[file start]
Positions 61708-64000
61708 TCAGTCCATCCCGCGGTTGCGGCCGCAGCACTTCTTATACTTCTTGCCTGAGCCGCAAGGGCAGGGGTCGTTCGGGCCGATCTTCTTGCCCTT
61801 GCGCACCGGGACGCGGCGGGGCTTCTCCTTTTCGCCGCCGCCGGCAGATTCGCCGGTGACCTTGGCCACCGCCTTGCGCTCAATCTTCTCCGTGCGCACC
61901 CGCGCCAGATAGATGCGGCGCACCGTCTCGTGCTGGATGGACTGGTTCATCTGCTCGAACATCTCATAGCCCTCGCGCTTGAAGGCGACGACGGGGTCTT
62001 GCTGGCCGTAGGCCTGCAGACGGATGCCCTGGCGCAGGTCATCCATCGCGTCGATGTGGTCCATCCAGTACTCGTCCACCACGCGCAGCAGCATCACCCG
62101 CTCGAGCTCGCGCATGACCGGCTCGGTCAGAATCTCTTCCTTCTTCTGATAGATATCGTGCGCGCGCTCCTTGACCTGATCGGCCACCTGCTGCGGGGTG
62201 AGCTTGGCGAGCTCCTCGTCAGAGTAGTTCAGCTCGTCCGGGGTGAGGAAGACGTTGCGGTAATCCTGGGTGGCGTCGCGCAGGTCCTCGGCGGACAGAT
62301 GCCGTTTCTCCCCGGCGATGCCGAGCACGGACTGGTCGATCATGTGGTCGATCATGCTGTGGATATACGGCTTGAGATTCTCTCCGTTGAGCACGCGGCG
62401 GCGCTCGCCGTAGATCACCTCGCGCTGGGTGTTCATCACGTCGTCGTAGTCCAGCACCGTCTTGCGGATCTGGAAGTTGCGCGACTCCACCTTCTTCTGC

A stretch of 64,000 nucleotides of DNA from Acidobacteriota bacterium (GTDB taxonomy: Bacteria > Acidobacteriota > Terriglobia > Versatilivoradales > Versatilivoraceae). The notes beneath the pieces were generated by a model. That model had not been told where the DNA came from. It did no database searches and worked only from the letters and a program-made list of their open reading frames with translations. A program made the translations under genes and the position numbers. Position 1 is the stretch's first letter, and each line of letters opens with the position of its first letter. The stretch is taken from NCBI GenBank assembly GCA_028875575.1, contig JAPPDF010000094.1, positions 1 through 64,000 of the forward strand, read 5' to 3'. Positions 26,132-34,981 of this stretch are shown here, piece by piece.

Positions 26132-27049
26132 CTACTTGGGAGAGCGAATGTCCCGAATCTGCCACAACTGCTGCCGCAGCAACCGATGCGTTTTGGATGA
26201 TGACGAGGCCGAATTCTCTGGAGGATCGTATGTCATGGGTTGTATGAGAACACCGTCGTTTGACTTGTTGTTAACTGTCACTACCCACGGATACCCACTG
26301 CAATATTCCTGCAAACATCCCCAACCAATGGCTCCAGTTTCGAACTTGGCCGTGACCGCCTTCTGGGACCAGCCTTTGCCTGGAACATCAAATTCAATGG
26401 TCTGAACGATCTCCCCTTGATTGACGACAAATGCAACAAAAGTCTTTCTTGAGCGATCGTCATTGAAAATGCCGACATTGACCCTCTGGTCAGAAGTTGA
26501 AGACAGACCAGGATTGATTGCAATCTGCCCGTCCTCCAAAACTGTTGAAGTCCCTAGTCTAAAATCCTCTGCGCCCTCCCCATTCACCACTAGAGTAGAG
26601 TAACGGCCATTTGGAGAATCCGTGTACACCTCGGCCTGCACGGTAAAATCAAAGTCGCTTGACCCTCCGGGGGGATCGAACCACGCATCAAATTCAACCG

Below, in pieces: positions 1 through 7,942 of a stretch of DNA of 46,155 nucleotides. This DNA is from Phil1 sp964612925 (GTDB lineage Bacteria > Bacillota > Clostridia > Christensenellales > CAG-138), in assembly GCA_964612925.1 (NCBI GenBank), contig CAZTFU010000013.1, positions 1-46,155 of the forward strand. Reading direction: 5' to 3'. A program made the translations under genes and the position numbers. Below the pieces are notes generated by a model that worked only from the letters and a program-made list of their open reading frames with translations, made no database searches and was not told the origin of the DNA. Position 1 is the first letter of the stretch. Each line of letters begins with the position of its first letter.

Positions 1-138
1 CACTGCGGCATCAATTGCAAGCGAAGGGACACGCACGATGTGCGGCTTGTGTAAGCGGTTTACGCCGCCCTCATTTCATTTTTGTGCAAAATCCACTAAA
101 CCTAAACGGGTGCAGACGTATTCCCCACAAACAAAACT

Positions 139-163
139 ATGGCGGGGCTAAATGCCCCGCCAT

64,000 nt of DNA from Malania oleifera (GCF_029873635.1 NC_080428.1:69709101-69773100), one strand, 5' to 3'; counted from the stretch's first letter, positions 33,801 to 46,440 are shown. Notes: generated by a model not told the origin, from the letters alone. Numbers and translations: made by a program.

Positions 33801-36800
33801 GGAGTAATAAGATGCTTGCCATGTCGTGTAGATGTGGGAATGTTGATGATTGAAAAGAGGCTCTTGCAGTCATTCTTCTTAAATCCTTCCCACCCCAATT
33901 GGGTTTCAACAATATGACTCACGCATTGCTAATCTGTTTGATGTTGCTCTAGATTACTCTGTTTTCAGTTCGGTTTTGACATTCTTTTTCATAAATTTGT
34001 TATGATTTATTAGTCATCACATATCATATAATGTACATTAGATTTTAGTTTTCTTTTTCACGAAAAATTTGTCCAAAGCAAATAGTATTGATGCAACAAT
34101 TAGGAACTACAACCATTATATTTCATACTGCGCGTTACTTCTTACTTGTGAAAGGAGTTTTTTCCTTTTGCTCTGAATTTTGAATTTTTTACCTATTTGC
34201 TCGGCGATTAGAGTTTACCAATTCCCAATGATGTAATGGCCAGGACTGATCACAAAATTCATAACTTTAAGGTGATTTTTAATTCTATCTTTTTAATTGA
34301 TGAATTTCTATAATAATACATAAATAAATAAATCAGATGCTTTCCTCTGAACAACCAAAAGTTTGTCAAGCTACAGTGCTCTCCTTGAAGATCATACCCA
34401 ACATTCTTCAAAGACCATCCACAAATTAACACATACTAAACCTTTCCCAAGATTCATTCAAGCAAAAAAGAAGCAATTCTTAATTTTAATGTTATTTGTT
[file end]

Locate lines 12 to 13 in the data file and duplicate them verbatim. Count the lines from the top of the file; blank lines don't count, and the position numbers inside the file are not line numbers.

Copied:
26132 CTACTTGGGAGAGCGAATGTCCCGAATCTGCCACAACTGCTGCCGCAGCAACCGATGCGTTTTGGATGA
26201 TGACGAGGCCGAATTCTCTGGAGGATCGTATGTCATGGGTTGTATGAGAACACCGTCGTTTGACTTGTTGTTAACTGTCACTACCCACGGATACCCACTG